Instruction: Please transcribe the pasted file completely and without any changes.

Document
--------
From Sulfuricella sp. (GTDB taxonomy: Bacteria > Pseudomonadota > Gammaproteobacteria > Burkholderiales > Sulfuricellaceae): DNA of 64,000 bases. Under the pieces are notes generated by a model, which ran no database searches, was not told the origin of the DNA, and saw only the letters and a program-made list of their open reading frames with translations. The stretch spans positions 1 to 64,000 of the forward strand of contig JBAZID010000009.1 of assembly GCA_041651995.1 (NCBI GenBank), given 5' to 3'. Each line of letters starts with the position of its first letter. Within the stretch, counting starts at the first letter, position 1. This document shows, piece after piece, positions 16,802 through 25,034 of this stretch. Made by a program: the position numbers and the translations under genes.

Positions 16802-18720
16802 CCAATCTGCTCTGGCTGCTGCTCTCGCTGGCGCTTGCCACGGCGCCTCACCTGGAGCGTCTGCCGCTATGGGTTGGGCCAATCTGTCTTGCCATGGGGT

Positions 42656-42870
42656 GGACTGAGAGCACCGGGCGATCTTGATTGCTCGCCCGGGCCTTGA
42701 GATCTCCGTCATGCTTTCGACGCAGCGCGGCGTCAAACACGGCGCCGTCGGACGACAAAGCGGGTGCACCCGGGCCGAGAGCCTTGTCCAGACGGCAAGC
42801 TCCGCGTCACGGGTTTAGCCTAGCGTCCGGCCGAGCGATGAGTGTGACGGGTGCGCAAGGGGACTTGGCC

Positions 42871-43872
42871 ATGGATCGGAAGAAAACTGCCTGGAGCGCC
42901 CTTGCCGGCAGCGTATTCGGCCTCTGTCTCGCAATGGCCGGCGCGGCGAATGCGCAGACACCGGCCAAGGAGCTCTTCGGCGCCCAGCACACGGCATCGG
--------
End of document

From Sulfuricella sp. (GTDB taxonomy: Bacteria > Pseudomonadota > Gammaproteobacteria > Burkholderiales > Sulfuricellaceae): DNA of 64,000 bases. Under the pieces are notes generated by a model, which ran no database searches, was not told the origin of the DNA, and saw only the letters and a program-made list of their open reading frames with translations. The stretch spans positions 1 to 64,000 of the forward strand of contig JBAZID010000009.1 of assembly GCA_041651995.1 (NCBI GenBank), given 5' to 3'. Each line of letters starts with the position of its first letter. Within the stretch, counting starts at the first letter, position 1. This document shows, piece after piece, positions 16,802 through 25,034 of this stretch. Made by a program: the position numbers and the translations under genes.

Positions 16802-18720
16802 CCAATCTGCTCTGGCTGCTGCTCTCGCTGGCGCTTGCCACGGCGCCTCACCTGGAGCGTCTGCCGCTATGGGTTGGGCCAATCTGTCTTGCCATGGGGT

Positions 42656-42870
42656 GGACTGAGAGCACCGGGCGATCTTGATTGCTCGCCCGGGCCTTGA
42701 GATCTCCGTCATGCTTTCGACGCAGCGCGGCGTCAAACACGGCGCCGTCGGACGACAAAGCGGGTGCACCCGGGCCGAGAGCCTTGTCCAGACGGCAAGC
42801 TCCGCGTCACGGGTTTAGCCTAGCGTCCGGCCGAGCGATGAGTGTGACGGGTGCGCAAGGGGACTTGGCC

Positions 42871-43872
42871 ATGGATCGGAAGAAAACTGCCTGGAGCGCC
42901 CTTGCCGGCAGCGTATTCGGCCTCTGTCTCGCAATGGCCGGCGCGGCGAATGCGCAGACACCGGCCAAGGAGCTCTTCGGCGCCCAGCACACGGCATCGG